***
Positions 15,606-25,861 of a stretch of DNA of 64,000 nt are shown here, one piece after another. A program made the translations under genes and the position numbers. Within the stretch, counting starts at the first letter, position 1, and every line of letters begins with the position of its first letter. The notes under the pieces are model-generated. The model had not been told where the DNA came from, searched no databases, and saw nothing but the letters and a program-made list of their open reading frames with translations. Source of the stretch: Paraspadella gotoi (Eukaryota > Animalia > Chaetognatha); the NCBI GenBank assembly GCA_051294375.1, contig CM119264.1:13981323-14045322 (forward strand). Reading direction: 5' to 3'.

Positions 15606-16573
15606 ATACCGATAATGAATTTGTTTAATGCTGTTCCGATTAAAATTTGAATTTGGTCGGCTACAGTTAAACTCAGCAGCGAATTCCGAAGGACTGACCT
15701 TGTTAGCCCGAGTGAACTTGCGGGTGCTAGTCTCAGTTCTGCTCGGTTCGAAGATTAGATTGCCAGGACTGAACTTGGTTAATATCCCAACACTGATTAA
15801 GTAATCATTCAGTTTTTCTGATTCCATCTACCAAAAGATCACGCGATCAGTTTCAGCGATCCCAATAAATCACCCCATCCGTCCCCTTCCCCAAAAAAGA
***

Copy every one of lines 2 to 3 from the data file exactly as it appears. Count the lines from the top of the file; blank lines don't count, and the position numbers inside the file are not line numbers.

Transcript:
Positions 15606-16573
15606 ATACCGATAATGAATTTGTTTAATGCTGTTCCGATTAAAATTTGAATTTGGTCGGCTACAGTTAAACTCAGCAGCGAATTCCGAAGGACTGACCT